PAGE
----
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Tuesday, May 23, 2017

Signal Power Save Mode

I am sure that many of you are familiar with "Approach Lit" signals, where the signal lamps only light up when a train is in the block approaching it (or sometimes, in CTC territory, leaving it).  This feature, still employed today, was originally used when block signals were lit by consumable battery power and hung around to conserve bulb life as well as battery power in times that pole line power failed (which was often).  Well it turns out that there is in fact a third option between leaving signals on at full brightness all the time or only lighting them up when a train is approaching and, at least as far as I can tell, it was a Conrail thing.

I first noticed this at CP-103 on the now-Amtrak Hudson Line where one of the 4 approach lit signal heads maintained a low level glow, in this case of the red variety, with the rest remaining completely dark.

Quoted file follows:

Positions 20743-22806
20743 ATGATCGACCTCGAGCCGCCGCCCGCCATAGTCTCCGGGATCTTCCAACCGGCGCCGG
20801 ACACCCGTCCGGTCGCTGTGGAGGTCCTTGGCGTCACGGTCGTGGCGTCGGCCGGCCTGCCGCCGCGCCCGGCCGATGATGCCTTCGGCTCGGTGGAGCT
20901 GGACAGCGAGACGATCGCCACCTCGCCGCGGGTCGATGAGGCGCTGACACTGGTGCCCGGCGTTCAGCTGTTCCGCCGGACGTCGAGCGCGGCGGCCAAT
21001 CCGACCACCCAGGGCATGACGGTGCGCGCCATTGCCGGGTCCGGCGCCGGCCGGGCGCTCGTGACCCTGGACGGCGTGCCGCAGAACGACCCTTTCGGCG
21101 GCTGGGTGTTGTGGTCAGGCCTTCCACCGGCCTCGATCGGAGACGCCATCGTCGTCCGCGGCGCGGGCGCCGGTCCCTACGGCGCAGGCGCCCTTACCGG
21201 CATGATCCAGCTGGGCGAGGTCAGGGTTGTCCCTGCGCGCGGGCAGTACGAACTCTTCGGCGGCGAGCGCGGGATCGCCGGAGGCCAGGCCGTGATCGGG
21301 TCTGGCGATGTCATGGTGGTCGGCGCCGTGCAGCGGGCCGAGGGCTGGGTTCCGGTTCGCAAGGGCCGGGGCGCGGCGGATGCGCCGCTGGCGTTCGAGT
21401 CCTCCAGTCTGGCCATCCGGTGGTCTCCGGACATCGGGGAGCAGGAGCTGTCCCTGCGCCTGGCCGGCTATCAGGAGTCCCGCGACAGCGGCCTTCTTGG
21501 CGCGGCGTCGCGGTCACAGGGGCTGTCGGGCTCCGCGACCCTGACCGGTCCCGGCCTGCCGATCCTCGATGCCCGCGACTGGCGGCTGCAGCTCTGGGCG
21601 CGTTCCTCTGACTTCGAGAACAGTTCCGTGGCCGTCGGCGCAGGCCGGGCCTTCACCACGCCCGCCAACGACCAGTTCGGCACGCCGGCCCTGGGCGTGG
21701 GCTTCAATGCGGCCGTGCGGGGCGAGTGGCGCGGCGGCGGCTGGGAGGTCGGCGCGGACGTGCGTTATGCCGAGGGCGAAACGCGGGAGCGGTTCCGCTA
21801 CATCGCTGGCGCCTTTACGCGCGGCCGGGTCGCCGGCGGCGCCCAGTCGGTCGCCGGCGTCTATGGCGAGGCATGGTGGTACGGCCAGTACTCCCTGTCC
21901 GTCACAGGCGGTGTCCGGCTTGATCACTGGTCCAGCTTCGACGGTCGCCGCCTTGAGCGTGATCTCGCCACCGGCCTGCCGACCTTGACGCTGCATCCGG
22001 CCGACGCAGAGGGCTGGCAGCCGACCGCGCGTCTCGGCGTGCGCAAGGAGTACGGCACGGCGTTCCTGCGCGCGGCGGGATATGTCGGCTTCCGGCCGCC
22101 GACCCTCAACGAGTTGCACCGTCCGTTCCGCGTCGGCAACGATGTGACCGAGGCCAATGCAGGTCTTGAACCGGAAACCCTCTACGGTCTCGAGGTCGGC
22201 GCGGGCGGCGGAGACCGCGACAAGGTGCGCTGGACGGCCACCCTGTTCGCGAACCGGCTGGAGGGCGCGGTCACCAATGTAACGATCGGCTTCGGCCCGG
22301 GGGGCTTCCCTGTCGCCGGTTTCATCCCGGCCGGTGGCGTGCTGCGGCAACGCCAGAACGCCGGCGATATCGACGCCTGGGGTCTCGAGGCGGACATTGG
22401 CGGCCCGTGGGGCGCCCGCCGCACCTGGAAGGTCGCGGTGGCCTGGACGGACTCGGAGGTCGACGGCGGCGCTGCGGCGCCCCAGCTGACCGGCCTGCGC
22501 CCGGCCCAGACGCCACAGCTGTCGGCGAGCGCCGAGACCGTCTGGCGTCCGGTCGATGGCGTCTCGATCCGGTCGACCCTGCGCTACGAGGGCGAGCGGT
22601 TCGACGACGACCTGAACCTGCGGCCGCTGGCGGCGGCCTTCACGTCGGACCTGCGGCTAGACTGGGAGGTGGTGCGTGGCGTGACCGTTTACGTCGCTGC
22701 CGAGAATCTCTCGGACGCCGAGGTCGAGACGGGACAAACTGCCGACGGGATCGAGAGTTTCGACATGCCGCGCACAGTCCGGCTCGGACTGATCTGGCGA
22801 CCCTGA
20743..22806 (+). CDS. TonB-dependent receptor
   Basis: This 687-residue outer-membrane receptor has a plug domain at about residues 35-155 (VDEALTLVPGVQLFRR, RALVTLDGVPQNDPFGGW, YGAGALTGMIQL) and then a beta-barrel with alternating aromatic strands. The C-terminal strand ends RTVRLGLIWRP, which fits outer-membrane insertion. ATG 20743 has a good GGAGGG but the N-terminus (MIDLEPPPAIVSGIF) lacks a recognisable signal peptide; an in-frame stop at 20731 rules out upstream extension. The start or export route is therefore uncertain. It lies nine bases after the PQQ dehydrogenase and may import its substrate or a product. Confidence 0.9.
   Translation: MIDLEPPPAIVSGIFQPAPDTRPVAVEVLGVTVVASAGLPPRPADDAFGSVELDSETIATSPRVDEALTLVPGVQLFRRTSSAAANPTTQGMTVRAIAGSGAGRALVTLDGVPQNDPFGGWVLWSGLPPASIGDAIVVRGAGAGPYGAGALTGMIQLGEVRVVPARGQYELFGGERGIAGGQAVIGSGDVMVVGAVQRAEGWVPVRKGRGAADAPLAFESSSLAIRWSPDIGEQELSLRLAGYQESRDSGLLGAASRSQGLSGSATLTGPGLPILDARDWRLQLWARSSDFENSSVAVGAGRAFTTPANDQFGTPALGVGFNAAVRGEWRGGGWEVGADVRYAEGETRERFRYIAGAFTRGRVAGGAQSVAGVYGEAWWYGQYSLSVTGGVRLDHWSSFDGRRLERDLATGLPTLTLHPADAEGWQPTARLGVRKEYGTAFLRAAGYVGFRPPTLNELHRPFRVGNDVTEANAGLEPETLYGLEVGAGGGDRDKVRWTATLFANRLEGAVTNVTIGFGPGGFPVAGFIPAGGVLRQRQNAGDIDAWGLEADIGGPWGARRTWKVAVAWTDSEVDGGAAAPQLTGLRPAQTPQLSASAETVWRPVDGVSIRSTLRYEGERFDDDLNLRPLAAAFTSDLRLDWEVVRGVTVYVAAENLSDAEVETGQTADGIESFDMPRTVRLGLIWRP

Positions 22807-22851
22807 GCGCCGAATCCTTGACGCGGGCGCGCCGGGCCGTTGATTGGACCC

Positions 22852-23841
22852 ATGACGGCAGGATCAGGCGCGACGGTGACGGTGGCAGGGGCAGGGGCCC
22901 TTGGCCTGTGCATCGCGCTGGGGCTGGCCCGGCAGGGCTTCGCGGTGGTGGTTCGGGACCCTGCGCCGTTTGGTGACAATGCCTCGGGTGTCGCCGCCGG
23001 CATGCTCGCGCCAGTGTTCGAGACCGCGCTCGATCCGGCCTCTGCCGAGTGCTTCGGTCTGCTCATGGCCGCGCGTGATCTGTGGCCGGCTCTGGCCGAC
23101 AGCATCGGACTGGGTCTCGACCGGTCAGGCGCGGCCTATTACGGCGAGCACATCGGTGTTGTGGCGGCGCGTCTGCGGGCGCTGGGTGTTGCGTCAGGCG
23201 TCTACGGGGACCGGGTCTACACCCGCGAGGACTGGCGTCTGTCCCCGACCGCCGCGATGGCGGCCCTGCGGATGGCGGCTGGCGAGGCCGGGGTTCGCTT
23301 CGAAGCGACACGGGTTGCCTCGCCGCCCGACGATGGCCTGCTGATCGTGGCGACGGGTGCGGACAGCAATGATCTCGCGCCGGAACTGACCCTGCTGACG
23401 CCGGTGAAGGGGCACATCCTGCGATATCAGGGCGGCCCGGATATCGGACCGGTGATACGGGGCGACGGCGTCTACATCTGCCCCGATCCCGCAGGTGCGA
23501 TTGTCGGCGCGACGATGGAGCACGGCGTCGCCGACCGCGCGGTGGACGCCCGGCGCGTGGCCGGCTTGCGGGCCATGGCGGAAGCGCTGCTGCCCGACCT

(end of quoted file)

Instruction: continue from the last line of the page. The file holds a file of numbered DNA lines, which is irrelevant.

Of course when a train approached they lit up with their full intensity.  Strangely, the southbound masts did not exhibit the same type of power save feature, with all lamps remaining dark.

I thought this was a one off until a few weeks later when I noticed the same effect on the eastbound signal at CP-BLANDON on the former Conrail Reading Line. 

While the Hudson Line was re-signaled in the 1970's or early 1980's, CP-BLANDON was re-signaled in the late 1990's, so this is clearly a feature that was being employed for a number of years.  However it is not all together clear why it is used to selectively.  If I had to guess, the one similarity I noticed between CP-103 and CP-BLANDON was that a power save mode signal was located just past a grade crossing.  The ghostly red light may serve as a visual reminder of the interlocking limits to hi-rail vehicles entering or exiting at said grade crossings.  High rail vehicles and other track cars might not shunt the track circuit and therefore would not light up regular approach lit signals.  A burning red marker light would go a long way to preventing careless Stop signal violations.

Anyway, if anyone knows the true reason for this feature please let me know in the comments.

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